Although the experimental results given hereinabove were for LPFGs, it is to be understood that they were exemplary fiber grating, which were not intended to limit the scope of the invention. Other fiber gratings included in the scope of the invention include, but are not limited to, short-period fiber Bragg gratings. Other exemplary fiber gratings are shown in
Optical fiber grating 1300(A), shown in
Optical fiber grating 1300(B), shown in
Optical fiber grating 1300(C), shown in
Optical fiber grating 1300(D), shown in
Optical fiber grating 1300(E), shown in
Optical fiber grating 1300(F), shown in
The embodiments shown in
Referring now to
Tuning device 1400 further includes, disposed within the generally hollow interior of the housing 1402, a tuning actuator 1412, a plurality of posts 1414, an optical fiber platform 1416 and an optical fiber 100 having opposed ends 102. The opposed ends 1404 of housing 1402 include aligned openings 1418 for receiving the opposed optical fiber ends 102. In the preferred embodiment, the openings are vertically aligned approximately half way between the bottom wall 1408 and the top wall 1410, and extending between the openings 1418 is optical fiber 100, which includes a plurality of azimuthally varying grating elements in the grating element 104. The openings 1418 are typically contained within standard commercial fiber optic connectors.
Referring now to
Rigidly affixed to sidewalls 1406 and extending therein, are the plurality of posts 1414 made from a rigid material such as metal or hard plastic. The posts are vertically aligned such that the posts engage the top surface 1426 of the optical fiber platform 1416 proximal to the opposed platform ends 1420.
Referring now to
The tuning actuator 1412, the posts 1414, the optical fiber platform 1416 and the housing 1402 cooperate to deform optical fiber 100. The tuning actuator 1412, which is rigidly coupled to bottom wall 1408 and in contact with optical fiber platform 1416, is adapted to vertically extend and contract. Referring now to
In the preferred embodiment, the optical fiber 100 is disposed in groove 1428 and fixedly attached thereto by means such as adhesive. The optical fiber 100 is positioned such that at least a portion of the grating region 104 of the optical fiber is disposed between posts 1414(A) and 1414(B). Thus, when the tuning actuator 1412 is extended or contracted, thereby changing the curvature of the optical fiber platform 1416, the curvature of the grating region of the optical fiber changes correspondingly. The optical fiber platform 1416, with the optical fiber disposed thereon, can be bent or flexed by a variety of devices such as, but are not limited to, a piezoelectric apparatus, a micro-electro-mechanical apparatus, an electromechanical solenoid, a linear motor, a stepping motor and mechanical cam, a hydraulic apparatus, a pneumatic apparatus, a thermomechanical apparatus, a photoelastic apparatus, an acoustic apparatus, a magnetostrictive apparatus, and a electrostrictive apparatus.
In an alternative, non-limiting, embodiment, optical fiber 100 is fixedly clamped to optical fiber platform 1416 such that changes in the curvature of the optical fiber 100 correspond to changes in the contraction/expansion of the tuning actuator. In yet another non-limiting embodiment, optical fiber 100 is coupled to opposed ends 1404 such that the optical fiber extending therebetween engages the optical fiber platform, and such that changes in the curvature of the optical fiber correspond to changes in the expansion/contraction of tuning actuator 1412.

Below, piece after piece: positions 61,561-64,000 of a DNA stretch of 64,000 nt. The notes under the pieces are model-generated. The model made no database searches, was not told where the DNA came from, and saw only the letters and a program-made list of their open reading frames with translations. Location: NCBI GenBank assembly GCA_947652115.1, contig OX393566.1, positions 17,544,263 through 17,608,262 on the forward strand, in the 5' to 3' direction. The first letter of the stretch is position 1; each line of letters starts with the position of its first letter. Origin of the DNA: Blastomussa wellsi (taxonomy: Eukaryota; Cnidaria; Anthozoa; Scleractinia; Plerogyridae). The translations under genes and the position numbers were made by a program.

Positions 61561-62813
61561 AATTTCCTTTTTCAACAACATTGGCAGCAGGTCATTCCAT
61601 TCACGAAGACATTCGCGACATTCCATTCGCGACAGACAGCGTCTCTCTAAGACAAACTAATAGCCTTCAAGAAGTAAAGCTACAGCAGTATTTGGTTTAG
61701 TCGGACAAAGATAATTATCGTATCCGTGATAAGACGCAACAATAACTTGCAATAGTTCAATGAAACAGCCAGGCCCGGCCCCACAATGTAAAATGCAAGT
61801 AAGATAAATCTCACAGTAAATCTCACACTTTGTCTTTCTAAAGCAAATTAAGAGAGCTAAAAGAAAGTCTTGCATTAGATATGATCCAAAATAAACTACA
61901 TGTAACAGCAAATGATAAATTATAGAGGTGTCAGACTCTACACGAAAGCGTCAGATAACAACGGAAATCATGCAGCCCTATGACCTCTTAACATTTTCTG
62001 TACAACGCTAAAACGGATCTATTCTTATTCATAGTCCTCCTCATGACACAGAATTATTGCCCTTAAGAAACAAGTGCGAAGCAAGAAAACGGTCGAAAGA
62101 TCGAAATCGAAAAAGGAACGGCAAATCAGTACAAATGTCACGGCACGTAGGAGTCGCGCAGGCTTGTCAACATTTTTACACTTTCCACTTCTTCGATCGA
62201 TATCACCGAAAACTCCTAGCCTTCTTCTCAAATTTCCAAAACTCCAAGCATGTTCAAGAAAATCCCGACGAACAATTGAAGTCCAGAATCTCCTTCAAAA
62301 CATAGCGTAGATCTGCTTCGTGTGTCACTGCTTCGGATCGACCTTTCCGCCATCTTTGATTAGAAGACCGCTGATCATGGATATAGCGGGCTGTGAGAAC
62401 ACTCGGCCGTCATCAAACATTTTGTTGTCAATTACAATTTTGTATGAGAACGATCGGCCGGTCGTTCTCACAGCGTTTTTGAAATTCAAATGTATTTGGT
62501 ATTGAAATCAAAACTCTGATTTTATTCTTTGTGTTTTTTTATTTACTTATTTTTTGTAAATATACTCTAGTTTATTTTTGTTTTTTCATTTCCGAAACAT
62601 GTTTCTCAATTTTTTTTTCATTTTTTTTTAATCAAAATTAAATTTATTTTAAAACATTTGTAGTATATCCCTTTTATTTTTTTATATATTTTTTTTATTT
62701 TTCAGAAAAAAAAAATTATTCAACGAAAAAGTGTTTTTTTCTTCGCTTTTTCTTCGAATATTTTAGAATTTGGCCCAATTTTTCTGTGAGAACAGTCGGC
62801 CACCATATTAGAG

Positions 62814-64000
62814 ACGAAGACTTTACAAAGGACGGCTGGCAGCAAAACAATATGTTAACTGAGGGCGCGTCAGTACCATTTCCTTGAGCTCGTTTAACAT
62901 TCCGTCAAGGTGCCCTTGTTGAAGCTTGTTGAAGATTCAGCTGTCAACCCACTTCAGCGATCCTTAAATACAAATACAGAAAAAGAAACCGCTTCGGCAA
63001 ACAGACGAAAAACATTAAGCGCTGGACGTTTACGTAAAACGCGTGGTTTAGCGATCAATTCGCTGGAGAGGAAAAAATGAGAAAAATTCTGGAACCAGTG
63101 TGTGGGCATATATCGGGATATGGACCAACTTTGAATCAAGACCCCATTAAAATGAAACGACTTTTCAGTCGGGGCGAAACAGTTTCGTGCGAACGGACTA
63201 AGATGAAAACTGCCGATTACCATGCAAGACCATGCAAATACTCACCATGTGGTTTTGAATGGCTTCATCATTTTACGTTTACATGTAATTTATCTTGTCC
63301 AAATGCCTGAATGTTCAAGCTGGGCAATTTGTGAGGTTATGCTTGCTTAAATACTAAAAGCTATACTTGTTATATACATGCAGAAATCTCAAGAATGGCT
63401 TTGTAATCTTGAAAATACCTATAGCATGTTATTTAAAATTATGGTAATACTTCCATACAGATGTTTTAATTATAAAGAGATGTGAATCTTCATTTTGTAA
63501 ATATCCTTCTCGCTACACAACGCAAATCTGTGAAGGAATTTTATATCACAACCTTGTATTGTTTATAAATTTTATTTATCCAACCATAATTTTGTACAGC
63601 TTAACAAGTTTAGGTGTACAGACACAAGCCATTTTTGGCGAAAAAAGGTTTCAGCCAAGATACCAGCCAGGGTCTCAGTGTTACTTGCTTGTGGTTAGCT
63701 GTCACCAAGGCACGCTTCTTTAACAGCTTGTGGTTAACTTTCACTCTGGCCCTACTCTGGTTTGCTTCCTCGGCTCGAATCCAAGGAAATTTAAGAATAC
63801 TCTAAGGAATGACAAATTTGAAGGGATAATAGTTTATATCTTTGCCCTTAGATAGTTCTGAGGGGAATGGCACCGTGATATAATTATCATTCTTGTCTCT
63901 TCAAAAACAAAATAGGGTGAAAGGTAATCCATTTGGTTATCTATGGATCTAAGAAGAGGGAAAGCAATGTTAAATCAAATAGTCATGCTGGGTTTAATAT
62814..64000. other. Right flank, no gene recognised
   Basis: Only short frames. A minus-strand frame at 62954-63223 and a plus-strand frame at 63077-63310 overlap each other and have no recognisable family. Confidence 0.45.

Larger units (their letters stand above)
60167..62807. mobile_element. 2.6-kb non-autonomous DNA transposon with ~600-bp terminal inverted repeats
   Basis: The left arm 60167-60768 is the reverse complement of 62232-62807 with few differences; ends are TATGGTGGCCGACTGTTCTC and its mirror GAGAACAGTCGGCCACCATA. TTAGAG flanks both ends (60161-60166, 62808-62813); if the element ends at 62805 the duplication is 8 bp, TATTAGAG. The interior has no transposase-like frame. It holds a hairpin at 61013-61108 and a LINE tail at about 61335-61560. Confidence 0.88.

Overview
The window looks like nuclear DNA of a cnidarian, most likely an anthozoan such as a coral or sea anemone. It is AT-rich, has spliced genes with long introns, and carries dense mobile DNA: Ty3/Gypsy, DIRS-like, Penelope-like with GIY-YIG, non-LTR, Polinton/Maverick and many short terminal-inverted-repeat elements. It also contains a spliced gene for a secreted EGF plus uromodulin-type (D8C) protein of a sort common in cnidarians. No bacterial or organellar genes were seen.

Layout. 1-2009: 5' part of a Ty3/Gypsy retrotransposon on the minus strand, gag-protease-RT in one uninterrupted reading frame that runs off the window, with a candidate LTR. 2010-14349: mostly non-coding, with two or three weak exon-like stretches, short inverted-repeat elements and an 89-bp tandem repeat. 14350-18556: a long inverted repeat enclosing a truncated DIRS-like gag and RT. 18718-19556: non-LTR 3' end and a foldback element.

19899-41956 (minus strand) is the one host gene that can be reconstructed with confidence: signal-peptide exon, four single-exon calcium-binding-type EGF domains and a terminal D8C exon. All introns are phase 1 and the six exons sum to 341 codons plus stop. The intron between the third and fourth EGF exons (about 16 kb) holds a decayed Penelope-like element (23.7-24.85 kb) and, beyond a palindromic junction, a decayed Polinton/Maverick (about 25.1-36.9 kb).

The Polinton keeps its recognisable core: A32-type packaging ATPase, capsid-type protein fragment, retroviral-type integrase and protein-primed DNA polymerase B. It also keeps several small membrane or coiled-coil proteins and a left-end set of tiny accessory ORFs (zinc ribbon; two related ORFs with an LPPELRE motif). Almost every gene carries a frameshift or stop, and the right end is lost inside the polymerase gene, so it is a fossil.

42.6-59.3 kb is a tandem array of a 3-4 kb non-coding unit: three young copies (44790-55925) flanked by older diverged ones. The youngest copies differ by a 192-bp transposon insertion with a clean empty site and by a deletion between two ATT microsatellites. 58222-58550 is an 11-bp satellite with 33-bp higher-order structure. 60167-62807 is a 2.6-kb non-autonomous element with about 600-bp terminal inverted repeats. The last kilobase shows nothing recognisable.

In another non-limiting embodiment, the opposed optical fiber ends 102 of the optical fiber 100 are rotatably mounted to opposed ends 1404 of tuning device 1400. Each opposed optical fiber end 102 of optical fiber 100 is independently axially rotatable. In this embodiment, the optical fiber, extending between the opposed ends 1404 of the tuning device, is not adhered to the optical fiber platform 1416. Rather, the optical fiber 100 is disposed in the platform groove 1428 and is rotatable therein. Thus, the grating region 104 of the optical fiber 100 is rotated by rotating the optical fiber ends 102. The grating region 104 can also be axially twisted about the centerline by counter rotating the opposed optical fiber ends 102, or by rotating just one of the opposed optical fiber ends, or by rotating one of the optical fiber ends. It should be noted that the optical fiber 100 is axially rotatable/twistable even when the optical fiber is not linearly aligned between the opposed ends 1404, e.g., even when the optical fiber region is curved in response to curvature of optical fiber platform 1416.
As previously demonstrated hereinabove, small changes in the curvature of the grating region may produce dramatic changes in the optical transmission characteristics of the optical fiber. Those skilled in the art will recognize that other embodiments, different than those disclosed hereinabove, exist for changing the relative orientation of the grating region, and all such embodiments are intended to be within the scope of the invention. The above-cited embodiments are intended to be non-limiting examples for positioning and flexing the optical fiber having azimuthally varying grating elements disposed therein.
From the above discussion of the current invention it should be understood by those skilled in the art that many implementations of the current invention are possible. It should be emphasized that the above-described embodiments of the present invention, particularly, any “preferred” embodiments, are merely possible examples of implementations, merely set forth for a clear understanding of the principles of the invention. Many variations and modifications may be made to the above-described embodiment(s) of the invention without departing substantially from the spirit and principles of the invention. All such modifications and variations are intended to be included herein within the scope of this disclosure and the present invention and protected by the following claims.
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|U.S. Classification||385/37, 385/123, 385/124|
|International Classification||G02B6/34, G02B6/02|
|Cooperative Classification||G02B6/02142, G02B6/022, G02B6/02085|
|European Classification||G02B6/02G8B2, G02B6/02G8M6, G02B6/02G8T2|
|Dec 26, 2006||CC||Certificate of correction|
|Feb 1, 2010||FPAY||Fee payment|
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|Feb 3, 2014||FPAY||Fee payment|
Year of fee payment: 8